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Presentation on theme: "THE AGE OF REFORM 1820-1860. SOCIAL REFORM MOVEMENTS."— Presentation transcript:

1 THE AGE OF REFORM 1820-1860


3 REFORM—to make better by stopping wrongs.

4 Reforming Spirit American reformers of the 1800’s wanted to extend the nation’s ideals of liberty and equality to all citizens. They brought changes to American religion, politics, education, art, and literature.

5 Some reformers formed utopias, communities based on a vision of a perfect society. Robert Owen formed New Harmony, Indiana The Shakers and the Mormons

6 Second Great Awakening The Second Great Awakening was a wave of religious fervor in the early 1800’s people came for miles to hear traveling preachers. Charles Finney The SGA increased church membership and inspired people to become involved in reform movements.

7 Temperance Movement TEMPERANCE—no alcohol Lyman Beecher Reformers blamed drinking for poverty, the decline of families, crime, and insanity. Organizations like the American Society for the Promotion of Temperance warned of the dangers of drinking. Some states passed laws, but they didn’t last

8 Education Reform Horace Mann—leader of educational reform In MA, he lengthened the school year to 6 months, made improvements in school curriculum, doubled teacher salaries, got better training for teachers

9 Education Reform By 1850’s established these principles in every state: 1. Schools should be free and supported by tax dollars 2. teachers should be trained 3. children should be required to attend school

10 Education Reform - Colleges Many new colleges and universities were built, and some allowed women and African- Americans to attend. Mount Holyoke Ashman Institute

11 TEACHING PEOPLE WITH DISABILITIES Thomas Gallaudet— educated the hearing impaired. Hartford School for the Deaf Dr. Samuel Gridley— educated the visually impaired. Perkins Institute Dorothea Dix— educated the public about the conditions of prisoners and the mentally ill.

12 Cultural Trends Transcendentalists— art and literature Stressed the relationship between humans and nature and the importance of individual conscience. Fuller, Emerson, Thoreau, Longfellow, Whitman, Dickinson, Stowe

13 Cultural Trends Civil Disobedience – refusing to obey laws thought unjust and then accepting the consequences for your actions Example: Thoreau refused to pay his taxes during the Mexican War and spent time in jail

14 Reflection Which social reform do you believe did the most to shape modern society? Why? Which did the least? Why?


16 ABOLITIONIST—a reformer who worked to abolish, or end, slavery.

17 By the early 1800’s, slavery was no longer allowed in the North, but it continued in the South. Quakers had worked for many years to try and abolish slavery.

18 The first significant anti- slavery movement was the American Colonization Society, which attempted to buy slaves from slaveholders and resettle them in the Caribbean and Africa (Liberia).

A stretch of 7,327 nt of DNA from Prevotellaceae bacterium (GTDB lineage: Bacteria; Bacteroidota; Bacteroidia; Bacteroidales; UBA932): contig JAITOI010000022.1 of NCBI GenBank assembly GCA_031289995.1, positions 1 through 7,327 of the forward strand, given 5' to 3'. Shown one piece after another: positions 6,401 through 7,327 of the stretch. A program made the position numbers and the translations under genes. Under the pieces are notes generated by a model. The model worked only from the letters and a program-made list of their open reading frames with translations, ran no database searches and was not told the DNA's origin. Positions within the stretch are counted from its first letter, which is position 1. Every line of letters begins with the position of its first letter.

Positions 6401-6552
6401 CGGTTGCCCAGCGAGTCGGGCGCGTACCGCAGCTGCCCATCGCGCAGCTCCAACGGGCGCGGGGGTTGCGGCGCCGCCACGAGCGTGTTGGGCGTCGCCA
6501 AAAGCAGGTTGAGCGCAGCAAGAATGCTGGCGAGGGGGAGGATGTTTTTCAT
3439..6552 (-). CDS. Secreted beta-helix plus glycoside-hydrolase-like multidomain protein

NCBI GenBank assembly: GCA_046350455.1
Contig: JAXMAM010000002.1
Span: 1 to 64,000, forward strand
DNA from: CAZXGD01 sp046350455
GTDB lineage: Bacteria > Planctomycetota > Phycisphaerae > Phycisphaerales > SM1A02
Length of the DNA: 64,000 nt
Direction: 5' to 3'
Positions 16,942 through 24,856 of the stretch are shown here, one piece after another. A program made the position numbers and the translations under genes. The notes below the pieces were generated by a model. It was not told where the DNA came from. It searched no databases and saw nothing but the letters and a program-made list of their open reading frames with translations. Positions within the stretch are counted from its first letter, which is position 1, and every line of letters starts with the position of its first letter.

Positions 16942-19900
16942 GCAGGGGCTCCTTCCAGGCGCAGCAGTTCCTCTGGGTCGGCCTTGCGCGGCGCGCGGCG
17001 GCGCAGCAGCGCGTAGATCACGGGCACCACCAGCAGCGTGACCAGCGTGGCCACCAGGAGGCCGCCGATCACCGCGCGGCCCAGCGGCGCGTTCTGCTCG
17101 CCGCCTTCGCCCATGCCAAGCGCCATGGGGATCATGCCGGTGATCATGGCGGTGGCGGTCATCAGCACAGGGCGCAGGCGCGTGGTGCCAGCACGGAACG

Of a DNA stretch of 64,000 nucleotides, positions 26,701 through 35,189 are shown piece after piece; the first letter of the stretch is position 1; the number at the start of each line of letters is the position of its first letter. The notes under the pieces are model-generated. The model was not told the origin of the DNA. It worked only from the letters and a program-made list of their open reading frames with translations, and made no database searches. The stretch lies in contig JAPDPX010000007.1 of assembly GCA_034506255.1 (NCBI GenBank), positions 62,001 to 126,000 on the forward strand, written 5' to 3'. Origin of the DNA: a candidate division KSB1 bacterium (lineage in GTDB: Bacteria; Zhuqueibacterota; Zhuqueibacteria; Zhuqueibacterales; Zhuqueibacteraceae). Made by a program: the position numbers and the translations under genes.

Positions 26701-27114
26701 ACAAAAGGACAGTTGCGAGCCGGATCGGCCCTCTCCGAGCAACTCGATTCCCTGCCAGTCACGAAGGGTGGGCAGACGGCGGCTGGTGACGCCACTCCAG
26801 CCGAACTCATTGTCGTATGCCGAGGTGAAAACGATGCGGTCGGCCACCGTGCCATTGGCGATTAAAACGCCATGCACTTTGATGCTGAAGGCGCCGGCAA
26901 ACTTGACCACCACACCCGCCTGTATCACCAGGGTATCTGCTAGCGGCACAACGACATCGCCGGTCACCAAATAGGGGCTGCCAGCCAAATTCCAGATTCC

19 William Lloyd Garrison started The Liberator (an abolitionist newspaper) in Boston in 1831. His followers started the New England Antislavery Society and the American Antislavery Society. The Grimke sisters were also well- known abolitionists.

20 Frederick Douglass was a runaway slave who became an influential speaker and writer—his newspaper was called The North Star. He called for an end to slavery and full equality with whites.

21 Sojourner Truth was born into slavery and named Isabella Bauman. She escaped to the North, changed her name and worked for the abolition of slavery and women’s rights.

22 Underground Railroad The Underground Railroad was a secret organization to help African-Americans escape from slavery. Runaways traveled by night following the North Star Spent day at “stations” The most famous “conductor” was Harriet Tubman.

23 OPPOSITION TO THE ABOLITION OF SLAVERY Not all Northerners supported Abolition: Some feared a civil war between north and south over the issue. Many believed that freed slaves would never fit into American society. Northerners feared that freed slaves would take jobs away from white workers.

24 OPPOSITION TO THE ABOLITION OF SLAVERY Southerners claimed slavery was essential to the South Southerners believed abolition threatened their way of life and would destroy their economy.

25 Reflection Was the abolitionist movement inevitable? Explain.


27 Women who worked to end slavery began to recognize their own bondage. Many began a movement to improve women’s lives and win equal rights.

28 Women and Reform Lucretia Mott Quaker woman and reformer Elizabeth Cady Stanton joined Lucreia Mott and organized the 1 st Women's Rights Convention

29 SENECA FALLS CONVENTION The Seneca Falls Convention, July 1848 The Declaration of Sentiments and Resolutions was issued resembled the Declaration of Independence, b ut stated all men AND women are created equal.

30 SENECA FALLS CONVENTION Declaration of Sentiments and Resolutions: Called for an end to all laws that discriminated against women. Demanded that women be allowed to enter trades, professions, and businesses. Called for women’s suffrage.

31 Susan B. Anthony Susan B. Anthony called for: 1. Equal Pay for women 2. College training for girls 3. Co-education (teaching boys and girls together) Elizabeth Cady Stanton and Susan B. Anthony led the women’s movement in the 1800’s, but it wasn’t until 1920 that women go the right to vote.

32 Reflection Abigail Adams once wrote a letter to her future president “hubby” asking him to “remember the ladies” in 1776. Did the founders of U.S. government do that? Explain.

33 Breaking Barriers The early feminists, abolitionists, temperance workers and other activists for reform had just begun the long struggle to achieve their goals! …with Liberty and Justice for all.


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